Coachella Day Three: Roger Waters, My Morning Jacket and Justice Send Revelers Home Happy

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There was no moon in the Coachella sky as Roger Waters stepped onstage for the final headline set of the festival on Sunday, bringing his own airborne props, exploding fireballs and the elegant, mind-expanding music of Pink Floyd. Embedded in Waters' set was Floyd's entire 1973 album Dark Side of the Moon, still one the best-selling albums ever, with songs of madness, hope and outrage.

At 64, Waters may have been an unexpected choice to headline a festival with roots in the alternative nation, but Floyd's soaring waves of forward-looking sounds have been echoed in different ways by the likes of Radiohead and Massive Attack, both Coachella alums. And as huge clouds of stage-fog drifted across a field packed with festival-goers, Waters strummed an acoustic guitar for "Set the Controls for the Heart of the Sun," a song from Floyd's earliest days, accompanied by old black and white footage of the band wandering an English beach. The tune marked the beginning of a major theme of the evening: the genius and tragic breakdown of founding Floyd leader Syd Barrett, who died in 2006 after spending three decades fading into drug-damage and madness.

During "Shine On You Crazy Diamond," blurry psychedelic images of Barrett appeared behind Waters as he wailed, "You were caught in the crossfire of childhood and stardom . . . come on you stranger, you legend, you martyr, and shine." Waters turned "Wish You Were Here" into a British folk ballad, sitting with a guitar, his vocals clenched and deeply felt. The dreamy "Brain Damage" had Waters singing softly "the lunatic is on the grass . . . There's someone in my head and it's not me" as the image of multicolored pills tumbled across the big screen.

Waters' other main obsession had a geopolitical bent, emerging on "Mother" (from 1979's The Wall), asking "Mother do you think they'll drop the bomb? . . . Mother should I trust the president?" to a roar from the crowd before stepping back and mouthing the words "No fucking way!" He spoke of a Lebanese family that once took him in as a young traveler, leading into "Leaving Beirut," an Internet-only solo release in response to the invasion of Iraq. And he did two songs from his final album with Pink Floyd, 1983's underrated The Final Cut, on which he railed against the foreign policies of that moment: Reagan, Thatcher, a war in the Falkland Islands, nukes everywhere.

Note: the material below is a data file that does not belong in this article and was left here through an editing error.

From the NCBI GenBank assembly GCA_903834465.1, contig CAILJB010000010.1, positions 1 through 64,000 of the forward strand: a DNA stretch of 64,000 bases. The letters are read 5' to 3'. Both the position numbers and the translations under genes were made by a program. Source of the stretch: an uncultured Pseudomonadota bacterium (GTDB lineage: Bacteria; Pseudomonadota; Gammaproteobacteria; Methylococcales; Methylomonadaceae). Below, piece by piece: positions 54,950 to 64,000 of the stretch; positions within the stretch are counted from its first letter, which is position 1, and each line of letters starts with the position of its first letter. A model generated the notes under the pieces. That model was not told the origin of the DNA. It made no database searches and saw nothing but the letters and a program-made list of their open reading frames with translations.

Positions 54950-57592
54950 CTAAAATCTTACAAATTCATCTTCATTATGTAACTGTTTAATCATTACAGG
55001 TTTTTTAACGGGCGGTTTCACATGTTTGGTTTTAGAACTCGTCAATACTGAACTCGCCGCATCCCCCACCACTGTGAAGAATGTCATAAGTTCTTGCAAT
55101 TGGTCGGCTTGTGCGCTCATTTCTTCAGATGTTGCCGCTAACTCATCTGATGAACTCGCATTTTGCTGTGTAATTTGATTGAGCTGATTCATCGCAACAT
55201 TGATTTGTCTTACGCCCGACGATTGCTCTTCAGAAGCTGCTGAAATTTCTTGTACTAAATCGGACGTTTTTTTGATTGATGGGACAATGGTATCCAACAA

Perfected after a week of rehearsals at the Forum arena in Los Angeles, all of it was matched with the sort of special effects and spectacular images Waters and Pink Floyd are known, like the giant inflatable pig covered in graffiti ("Don't be led to slaughter") that floated above the crowd during "Sheep" to explosive sparks of electric guitar by Dave Kilminster before being allowed to break free as spotlights crisscrossed the sky. Waters' night ended with songs from The Wall, with fiery virtuosic soloing by violinist Lili Haydn taking over Gilmour's original leads on "Comfortably Numb." During "Run Like Hell," a pair of dudes in baggy shorts responded on the grass with a lengthy interpretative dance — falling to one knee, finger pointed in the air, stepping forward and back, bowing and swinging their hips — a routine no doubt practiced back home between multiple bongloads.

Earlier, My Morning Jacket arrived just in time for sunset and were ready to rock, erupting with "One Big Holiday" as singer Jim James traded thundering electric guitar riffs with Carl Broemel. MMJ is known for wild improvisation during its live shows, but this was about musical fire and brimstone, not jam-band noodling. The Louisville, Kentucky act mixed fan favorites with songs from the upcoming Evil Urges album, balancing modern rock with a southern accent, like a post-grunge version of the Band.

New songs dabbled in new forms and beats, stepping out of the country-rock groove, even when setting Broemel's pedal steel against a spare 4/4 beat, before exploding again with loud slabs of guitar. James was still ready to slow things down at times, falling to his knees during the vulnerable "Wordless Chorus," wailing to a soulful southern rhythm, "We forgot about love, but weren't brokenhearted." The reggae-flavored "Off the Record" had James sounding a little bit Joe Strummer at the microphone, with guitars swelling into a big rock groove around the bright green drum-kit of Patrick Hallahan. Just as impressive was the quintet's ability to slide into complex instrumental jam-outs without getting lost there.

For die-hard Coachella-goers, the final moments of the festival took place in the Sahara tent, as dance act Justice fired off rapid beats, electronic riffs and vocal samples to an overflow crowd well after midnight. In fact, they went a half hour over curfew, which means that for last night alone, Goldenvoice owes the city of Indio $300,000 (it's $10,000 per minute you go over, according to sources). Three days in the desert were just about over, but the hardiest fans weren't ready to leave, still bouncing to the beats and twirling their glow gear, as if the party was just getting started.

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